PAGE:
Iran and Central Asia both share deep economic and historical relations that serve as a solid foundation for future cooperation. Iran also has a strong linguistic and cultural connection with Tajikistan and some parts of Uzbekistan. The geographical proximity helps Iran to build strong relationships with Central Asian countries. Iran also acts as a connecting link between the CAR and the world market through the ports of Bandar Abbas and Bandar Khomeini and by providing road and railway transportation facilities. The geo-economic interest of Iran in the Central Asian countries is to procure oil and gas from the CAR and export to energy-consuming nations like Turkey, Pakistan, India, and European countries. Iran wants to become the transit country for Central Asian energy resources by countering regional powers like Russia and China. It is considered that comparatively Iran is more suitable for this because of the following reasons- prevailing oil refineries, pipeline infrastructure, seaports with the shortest and least expensive route, and cultural and historical ties. Rather than the traditional route via the Suez Canal, the International North-South Transport Corridor (INSTC) which is a cargo route between Europe, Central Asia, Russia, Pakistan, and India primarily connected through Iran, is cheaper and shorter. However Iran shares less than 2% of its total foreign trade with Central Asia, hence it lacks when it comes to economic cooperation with the Central Asian countries when compared to other regional powers China and Russia. Iran is anticipating increasing its economic and trade relations with Central Asian countries once it signs and implements a free trade agreement with the Eurasian Economic Union (EAEU). Iran’s strategic goal in the CAR is to counter the growing influence of the US. After the US imposed sanctions on Iran and increased its military presence in neighboring countries like Afghanistan, it was significant for Iran to come out of this isolation and increase its influence.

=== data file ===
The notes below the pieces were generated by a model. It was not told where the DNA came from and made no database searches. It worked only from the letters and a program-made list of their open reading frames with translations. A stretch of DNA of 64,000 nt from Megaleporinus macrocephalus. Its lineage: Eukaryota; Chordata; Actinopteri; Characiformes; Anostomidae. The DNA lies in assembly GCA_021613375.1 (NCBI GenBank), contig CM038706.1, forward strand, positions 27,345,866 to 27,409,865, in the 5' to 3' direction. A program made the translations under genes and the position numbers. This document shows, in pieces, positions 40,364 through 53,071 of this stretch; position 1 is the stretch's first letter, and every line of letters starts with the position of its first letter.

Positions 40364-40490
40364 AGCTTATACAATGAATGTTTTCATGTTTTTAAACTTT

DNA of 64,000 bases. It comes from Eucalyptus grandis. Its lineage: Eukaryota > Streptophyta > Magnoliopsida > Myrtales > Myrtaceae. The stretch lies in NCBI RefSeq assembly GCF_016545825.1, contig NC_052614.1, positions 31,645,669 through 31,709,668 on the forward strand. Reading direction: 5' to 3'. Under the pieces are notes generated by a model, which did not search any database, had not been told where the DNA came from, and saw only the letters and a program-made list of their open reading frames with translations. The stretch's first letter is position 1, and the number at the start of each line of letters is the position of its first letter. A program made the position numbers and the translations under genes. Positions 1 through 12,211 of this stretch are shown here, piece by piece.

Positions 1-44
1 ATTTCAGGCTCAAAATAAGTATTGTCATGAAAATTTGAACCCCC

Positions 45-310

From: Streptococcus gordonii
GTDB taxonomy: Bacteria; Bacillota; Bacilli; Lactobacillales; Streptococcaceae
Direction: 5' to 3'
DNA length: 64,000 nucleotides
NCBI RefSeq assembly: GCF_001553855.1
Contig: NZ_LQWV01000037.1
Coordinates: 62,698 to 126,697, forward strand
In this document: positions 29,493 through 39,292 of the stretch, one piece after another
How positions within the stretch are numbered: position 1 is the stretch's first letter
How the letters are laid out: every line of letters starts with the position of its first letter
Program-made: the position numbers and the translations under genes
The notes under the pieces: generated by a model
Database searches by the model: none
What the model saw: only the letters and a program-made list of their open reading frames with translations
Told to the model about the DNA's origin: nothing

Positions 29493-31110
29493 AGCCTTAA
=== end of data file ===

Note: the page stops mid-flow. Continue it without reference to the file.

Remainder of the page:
Turkey’s role in Central Asia is greatly influenced by the USA. Turkey was significant to the USA for its policy to contain communism in the region during the Cold War period. After the disintegration of the USSR, Turkey was encouraged by the US to have cordial relations with the newly independent states to safeguard its interests like containing the influence of Russia and Iran in the region. Also, historically Turkey shares a strong relationship with Central Asian countries along with Caucasia in cultural, linguistic, and religious aspects. Turkey has started using this advantage and formed Turkic Council also called the Organisation of Turkic States in 2005 to pursue its economic interests in the area. Turkey wants to establish itself as a center for energy transit, connecting the energy supplies of Central Asia with global markets. Turkey is particularly interested in the construction of the Trans-Caspian Gas Pipeline because it will diversify its energy supplies and lessen its dependency on a single source of energy by running via Turkmenistan, the Caspian Sea, and Azerbaijan. Turkey is also using its soft power tools like television dramas, music, and cultural commodities to further its influence in the CAR.